In order to ensure having a more comprehensive legal framework on anti-discrimination in line with international standards Turkey is encouraged to become party to the Protocol 12 of the European Convention for the protection of Human Rights.

5.2.2. Conditions and procedures for the issue of identity documents

58)Provide information about the conditions and circumstances for the acquisition of Turkish citizenship.

Fulfilled

The information requested under this benchmark has been provided by the Turkish authorities to the Commission. The conditions and circumstances for the acquisition of Turkish citizenship are defined by the law n.5901 adopted on 29 May 2009.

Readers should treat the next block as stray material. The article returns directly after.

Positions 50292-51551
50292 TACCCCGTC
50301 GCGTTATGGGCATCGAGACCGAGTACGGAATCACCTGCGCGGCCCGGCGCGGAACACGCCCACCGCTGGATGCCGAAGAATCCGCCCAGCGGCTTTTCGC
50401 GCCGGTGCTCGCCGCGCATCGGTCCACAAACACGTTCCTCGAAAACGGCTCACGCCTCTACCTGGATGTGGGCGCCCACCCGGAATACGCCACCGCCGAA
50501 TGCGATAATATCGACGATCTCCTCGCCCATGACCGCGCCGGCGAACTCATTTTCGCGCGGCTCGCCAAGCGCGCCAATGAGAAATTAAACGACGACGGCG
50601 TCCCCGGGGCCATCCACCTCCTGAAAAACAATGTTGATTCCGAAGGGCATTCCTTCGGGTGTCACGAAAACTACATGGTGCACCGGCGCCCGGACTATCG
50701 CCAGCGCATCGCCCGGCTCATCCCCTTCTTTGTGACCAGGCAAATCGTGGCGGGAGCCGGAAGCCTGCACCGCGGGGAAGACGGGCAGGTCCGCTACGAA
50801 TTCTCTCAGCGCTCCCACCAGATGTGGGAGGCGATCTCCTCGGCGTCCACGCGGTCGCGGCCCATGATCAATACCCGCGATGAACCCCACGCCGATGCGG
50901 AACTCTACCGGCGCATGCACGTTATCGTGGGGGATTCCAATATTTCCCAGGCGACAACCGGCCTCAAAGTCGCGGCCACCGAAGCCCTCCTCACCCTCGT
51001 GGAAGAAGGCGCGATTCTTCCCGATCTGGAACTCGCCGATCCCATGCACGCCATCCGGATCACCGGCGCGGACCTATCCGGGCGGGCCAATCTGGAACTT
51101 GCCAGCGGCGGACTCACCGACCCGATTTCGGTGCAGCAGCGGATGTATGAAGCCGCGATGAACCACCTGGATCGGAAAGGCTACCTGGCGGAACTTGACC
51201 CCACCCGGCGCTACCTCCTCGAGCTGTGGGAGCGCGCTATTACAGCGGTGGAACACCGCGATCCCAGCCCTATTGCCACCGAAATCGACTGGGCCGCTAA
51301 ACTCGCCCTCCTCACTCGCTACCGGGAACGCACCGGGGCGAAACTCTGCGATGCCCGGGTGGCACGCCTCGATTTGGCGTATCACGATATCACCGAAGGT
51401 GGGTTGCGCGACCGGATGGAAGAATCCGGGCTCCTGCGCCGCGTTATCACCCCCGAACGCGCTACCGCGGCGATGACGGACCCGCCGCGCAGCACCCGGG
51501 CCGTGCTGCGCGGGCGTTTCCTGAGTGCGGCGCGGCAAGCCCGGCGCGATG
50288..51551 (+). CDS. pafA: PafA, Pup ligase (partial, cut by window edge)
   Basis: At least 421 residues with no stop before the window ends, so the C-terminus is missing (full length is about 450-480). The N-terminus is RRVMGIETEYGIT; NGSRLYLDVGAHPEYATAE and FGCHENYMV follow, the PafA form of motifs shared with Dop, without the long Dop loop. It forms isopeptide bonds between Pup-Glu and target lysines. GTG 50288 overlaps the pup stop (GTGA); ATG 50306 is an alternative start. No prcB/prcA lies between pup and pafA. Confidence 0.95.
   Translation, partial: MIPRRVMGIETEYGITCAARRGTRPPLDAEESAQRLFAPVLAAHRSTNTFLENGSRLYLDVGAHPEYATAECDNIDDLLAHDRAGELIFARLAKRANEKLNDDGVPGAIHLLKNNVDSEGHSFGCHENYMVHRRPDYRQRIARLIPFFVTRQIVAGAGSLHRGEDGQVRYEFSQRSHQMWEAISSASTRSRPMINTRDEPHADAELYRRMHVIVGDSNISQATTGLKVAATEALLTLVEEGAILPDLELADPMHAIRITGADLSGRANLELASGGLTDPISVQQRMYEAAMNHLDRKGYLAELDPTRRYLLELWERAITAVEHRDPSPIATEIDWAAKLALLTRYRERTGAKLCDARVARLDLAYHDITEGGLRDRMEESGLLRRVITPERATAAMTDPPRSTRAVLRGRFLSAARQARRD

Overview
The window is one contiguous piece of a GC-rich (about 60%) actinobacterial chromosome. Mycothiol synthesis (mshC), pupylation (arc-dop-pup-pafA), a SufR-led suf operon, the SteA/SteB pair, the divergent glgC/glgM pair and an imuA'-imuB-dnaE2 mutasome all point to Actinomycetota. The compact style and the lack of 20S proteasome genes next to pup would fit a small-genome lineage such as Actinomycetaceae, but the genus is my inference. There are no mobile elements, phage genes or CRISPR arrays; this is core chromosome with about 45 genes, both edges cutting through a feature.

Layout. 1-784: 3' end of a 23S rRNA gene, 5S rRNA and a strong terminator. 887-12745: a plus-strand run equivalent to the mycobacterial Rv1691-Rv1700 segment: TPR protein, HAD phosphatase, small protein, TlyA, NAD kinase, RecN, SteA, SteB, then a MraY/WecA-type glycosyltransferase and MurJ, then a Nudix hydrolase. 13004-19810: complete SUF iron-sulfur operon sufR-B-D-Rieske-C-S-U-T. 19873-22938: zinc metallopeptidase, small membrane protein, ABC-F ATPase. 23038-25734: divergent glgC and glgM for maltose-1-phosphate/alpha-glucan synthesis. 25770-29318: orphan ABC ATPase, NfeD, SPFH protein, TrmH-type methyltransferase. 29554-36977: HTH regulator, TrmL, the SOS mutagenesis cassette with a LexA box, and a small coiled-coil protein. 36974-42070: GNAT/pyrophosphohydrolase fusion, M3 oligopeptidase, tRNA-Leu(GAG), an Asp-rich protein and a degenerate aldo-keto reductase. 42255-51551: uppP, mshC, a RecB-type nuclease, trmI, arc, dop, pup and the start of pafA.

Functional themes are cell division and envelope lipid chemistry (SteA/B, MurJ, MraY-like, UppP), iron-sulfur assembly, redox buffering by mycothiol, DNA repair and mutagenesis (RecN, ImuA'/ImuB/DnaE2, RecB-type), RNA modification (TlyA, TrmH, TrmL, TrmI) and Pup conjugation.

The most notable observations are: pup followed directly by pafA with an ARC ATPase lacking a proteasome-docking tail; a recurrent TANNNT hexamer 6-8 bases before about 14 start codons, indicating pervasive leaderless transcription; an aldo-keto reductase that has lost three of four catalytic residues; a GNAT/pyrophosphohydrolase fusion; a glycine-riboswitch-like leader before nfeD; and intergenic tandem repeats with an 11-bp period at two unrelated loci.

Citizenship is acquired by birth from at least a Turkish parent. A child born in Turkey, but acquiring no citizenship from his/her alien mother or alien father acquires Turkish citizenship by birth. An alien who wishes to acquire Turkish citizenship can do so by decision of the competent authority, provided he/she fulfils the conditions laid down Article 11 of the Law. These include being of age according to his/her own national legal system or according to the Turkish law if s/he is stateless; having been resident in Turkey for five years, without interruption, prior to her/his date of application; having the intention of settling in Turkey and proving this intention with action; not having any disease that constitutes a hazard to public health; being a person of good morals; speaking an adequate level of Turkish; having an income or profession to provide for his/her own livelihood and for that of his/her dependants in Turkey; not posing a threat to national security and public order. Mere fulfilment of these conditions does not grant an absolute right to the acquisition of citizenship.